Blog: Widening Access to Higher Education for People with Convictions

27/11/2018 | News

Every prisoner a learner, every prison a place to learn

This is the mission of the Prisoners’ Education Trust. Since 1989 we’ve funded distance learning courses and art materials for prisoners in England and Wales, helping nearly 40,000 prison learners since our inception. As Academic Networks Officer I focus on access to higher education and manage the PUPiL (Prison-University Partnerships in Learning) network , which brings together practitioners and participants of collaborative learning projects. On Friday 30thNovember, as part of the World Access to HE Day celebrations, we will be hosting an eventto spread the word about the impact of higher education in prison and what universities can do to improve access.

I didn’t really ever class myself as an academic when I was younger. I didn’t engage at school – learning just didn’t seem to be something I was interested in. But when I found myself at Her Majesty’s Pleasure aged 21 it was a pivotal point in my life. Being away from normality and being isolated gave me the opportunity to draw a better perspective of my own life. Georgie, released from prison in 2012 and now holding a place to study Architecture at a London University

Having worked as an Outreach Officer in UK HE, I am well aware of the barriers to higher education that potential students can face – and of the demographics less likely to be represented at university. I have also seen first hand the value of a diverse student population for everyone at the institution, from admissions staff to other students.

Universities make commitments to equality and diversity.  They write access agreements each year outlining their work towards fairer access and support, and improved student experience for students of all backgrounds. But until fairly recently, people with convictions were not considered.

There are over 90,000 prisoners in the UK – a number that has risen by 77% in the last 30 years. Within that prison population, the ‘underrepresented groups’ in higher education, as defined by the Office for Students, are very well represented. Less than 1% of all children in England are in care, but they make up around two-fifths of children in secure training centres (38%) and young offender institutions (42%). Over a quarter (26%) of the prison population, 21,992 people, are from a minority ethnic group (compared to 14% of the general population).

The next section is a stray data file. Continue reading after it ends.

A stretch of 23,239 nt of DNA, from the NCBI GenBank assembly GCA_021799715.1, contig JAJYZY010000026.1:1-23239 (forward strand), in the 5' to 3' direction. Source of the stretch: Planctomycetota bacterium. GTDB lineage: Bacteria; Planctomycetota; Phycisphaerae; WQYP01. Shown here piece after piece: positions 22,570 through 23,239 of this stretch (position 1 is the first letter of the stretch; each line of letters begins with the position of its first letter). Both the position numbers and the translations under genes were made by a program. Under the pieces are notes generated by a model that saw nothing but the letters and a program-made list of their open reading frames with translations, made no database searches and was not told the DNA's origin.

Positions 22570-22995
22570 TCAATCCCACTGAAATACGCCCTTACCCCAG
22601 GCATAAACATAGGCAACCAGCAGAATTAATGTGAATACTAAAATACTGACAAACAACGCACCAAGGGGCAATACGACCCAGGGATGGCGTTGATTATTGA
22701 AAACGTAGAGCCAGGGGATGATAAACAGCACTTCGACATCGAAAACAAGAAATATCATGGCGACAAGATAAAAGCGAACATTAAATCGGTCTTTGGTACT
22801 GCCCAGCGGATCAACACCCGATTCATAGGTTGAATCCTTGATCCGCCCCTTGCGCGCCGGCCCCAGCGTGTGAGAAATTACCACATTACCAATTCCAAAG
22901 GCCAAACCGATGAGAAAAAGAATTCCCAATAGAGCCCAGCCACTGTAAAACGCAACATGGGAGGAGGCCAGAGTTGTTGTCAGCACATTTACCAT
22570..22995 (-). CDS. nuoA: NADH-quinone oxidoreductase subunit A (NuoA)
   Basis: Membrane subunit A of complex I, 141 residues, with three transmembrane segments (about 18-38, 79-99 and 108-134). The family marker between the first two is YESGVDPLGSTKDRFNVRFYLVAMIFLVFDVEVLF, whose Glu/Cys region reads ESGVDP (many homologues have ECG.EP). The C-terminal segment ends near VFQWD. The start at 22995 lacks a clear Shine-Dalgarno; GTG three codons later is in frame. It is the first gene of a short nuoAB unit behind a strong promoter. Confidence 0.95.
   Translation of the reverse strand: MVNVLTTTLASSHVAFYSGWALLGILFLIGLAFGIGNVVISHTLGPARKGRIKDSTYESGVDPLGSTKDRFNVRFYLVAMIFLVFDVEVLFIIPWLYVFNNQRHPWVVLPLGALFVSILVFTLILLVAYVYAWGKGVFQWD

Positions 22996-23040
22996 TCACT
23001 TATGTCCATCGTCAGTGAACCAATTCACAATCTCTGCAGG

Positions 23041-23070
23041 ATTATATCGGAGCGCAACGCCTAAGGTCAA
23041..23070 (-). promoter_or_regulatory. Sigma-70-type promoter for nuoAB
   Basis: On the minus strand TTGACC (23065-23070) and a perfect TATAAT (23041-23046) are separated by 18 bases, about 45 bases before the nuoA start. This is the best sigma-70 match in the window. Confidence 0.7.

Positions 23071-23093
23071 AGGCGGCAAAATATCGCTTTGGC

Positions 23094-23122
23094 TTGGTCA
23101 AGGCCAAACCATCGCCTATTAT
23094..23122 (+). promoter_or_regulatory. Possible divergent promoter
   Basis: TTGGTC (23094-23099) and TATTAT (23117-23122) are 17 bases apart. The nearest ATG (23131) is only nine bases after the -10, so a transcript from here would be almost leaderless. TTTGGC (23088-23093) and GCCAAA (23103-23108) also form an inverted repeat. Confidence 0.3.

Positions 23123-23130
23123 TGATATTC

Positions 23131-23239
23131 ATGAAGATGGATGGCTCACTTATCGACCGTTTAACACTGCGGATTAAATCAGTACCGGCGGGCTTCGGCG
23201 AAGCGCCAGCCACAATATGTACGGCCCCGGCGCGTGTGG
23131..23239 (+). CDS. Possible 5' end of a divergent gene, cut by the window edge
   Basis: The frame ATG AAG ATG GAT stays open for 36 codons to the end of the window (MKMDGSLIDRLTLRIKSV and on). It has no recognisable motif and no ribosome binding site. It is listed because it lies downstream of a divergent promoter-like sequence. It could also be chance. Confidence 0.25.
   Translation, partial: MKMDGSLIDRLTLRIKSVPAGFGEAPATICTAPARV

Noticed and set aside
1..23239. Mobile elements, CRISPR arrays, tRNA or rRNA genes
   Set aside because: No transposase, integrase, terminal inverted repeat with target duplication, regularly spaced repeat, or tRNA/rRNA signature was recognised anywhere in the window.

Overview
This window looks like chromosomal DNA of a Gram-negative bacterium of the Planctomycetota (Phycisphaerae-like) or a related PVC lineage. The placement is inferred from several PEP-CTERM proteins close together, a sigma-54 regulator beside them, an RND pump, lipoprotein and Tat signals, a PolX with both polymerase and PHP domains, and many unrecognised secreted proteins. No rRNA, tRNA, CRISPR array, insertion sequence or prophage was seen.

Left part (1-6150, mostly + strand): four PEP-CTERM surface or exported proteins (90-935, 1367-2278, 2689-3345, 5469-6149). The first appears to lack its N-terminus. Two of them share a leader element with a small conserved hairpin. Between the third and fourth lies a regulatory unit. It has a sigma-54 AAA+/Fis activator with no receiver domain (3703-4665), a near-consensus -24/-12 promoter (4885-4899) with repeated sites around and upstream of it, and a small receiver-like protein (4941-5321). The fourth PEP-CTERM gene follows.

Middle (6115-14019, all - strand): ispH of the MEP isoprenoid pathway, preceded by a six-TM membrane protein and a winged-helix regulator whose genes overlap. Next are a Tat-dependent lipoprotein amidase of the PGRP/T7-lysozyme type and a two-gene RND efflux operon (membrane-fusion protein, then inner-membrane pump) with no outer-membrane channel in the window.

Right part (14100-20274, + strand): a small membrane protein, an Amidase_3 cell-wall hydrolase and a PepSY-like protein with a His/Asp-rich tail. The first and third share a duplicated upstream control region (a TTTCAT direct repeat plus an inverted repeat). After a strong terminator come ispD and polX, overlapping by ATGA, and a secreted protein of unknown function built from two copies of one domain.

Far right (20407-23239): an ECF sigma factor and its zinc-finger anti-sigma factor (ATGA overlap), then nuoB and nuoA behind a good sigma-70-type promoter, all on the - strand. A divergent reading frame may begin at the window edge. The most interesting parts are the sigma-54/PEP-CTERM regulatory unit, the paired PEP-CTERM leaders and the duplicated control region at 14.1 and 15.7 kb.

I had no awareness and no-one could tell me – no-one in my social life, no-one in my family life, could tell me what these processes were because they didn’t know either. This is true of people who don’t have a family background of people going into university, but it’s just compounded and compounded by layers of unfamiliarity with the kind of systems that exist in universities or within institutions. And those can alienate people. Dr Jason Warr, Lecturer in Criminology who served a life sentence before going to university.

Needless to say, higher education can be difficult to access in prison and perhaps even harder post-release. Until this summer, UCAS required applicants to disclose any unspent conviction – and each university then decided for itself how it was going to use that information. This meant that if you disclosed a conviction (which could have been many years before, for something totally unrelated to what you want to study), you would not know how that would affect your chances of admission, or who would see the information, or who it might be shared with in the future. Universities had no legal obligation to publish how they used the data, and so we simply did not know to what extent disclosing a conviction affected your chance to study.

After campaigning from PET, the Longford Trust and Unlock, UCAS announced earlier this year that they will no longer require disclosure, and new GDPR regulations mean that if a university does want to ask for the information, they must publish a policy on how the data will be used. We hope this will encourage more transparency around admissions practice and will get universities thinking about what fair access really looks like for the hundreds of thousands of people with unspent convictions.

So what can widening access professionals do to help?

We encourage outreach and widening participation teams to think about people with convictions as part of their strategies, and to find out what the admissions process is at their university. The University of Westminster’s Outreach team, for example, wrote incarcerated learners into their strategy and Westminster has since issued new guidancefor people with convictions that does not require disclosure.

There are so many brilliant outreach activities happening to widen access, and many, with a little thought, could be translated into a prison setting.

One way that universities have engaged with prisoners is in a prison-university partnership. Often this involves teaching a module to a cohort of university students and prison learners alongside each other. For example, a partnership between HMP Bronzefield and Royal Holloway University saw a module delivered called ‘Pioneering Women;’ Greenwich University and HMP Downview partnered to deliver the module‘Inside and Outside Perspectives on Criminology and Criminal Justice’.  Where these exist they are usually lead by academics, but this could be a great opportunity for outreach teams to get involved and use some of their specialist skills to engage prison learners with higher education.

To find out more about widening participation for people with convictions and the potential of prison-university partnerships please book a place at our event, or if you can’t make that sign upto the PUPiLnewsletter.

By Rosie Reynolds, Academic Networks Officer, Prisoners’ Education Trust

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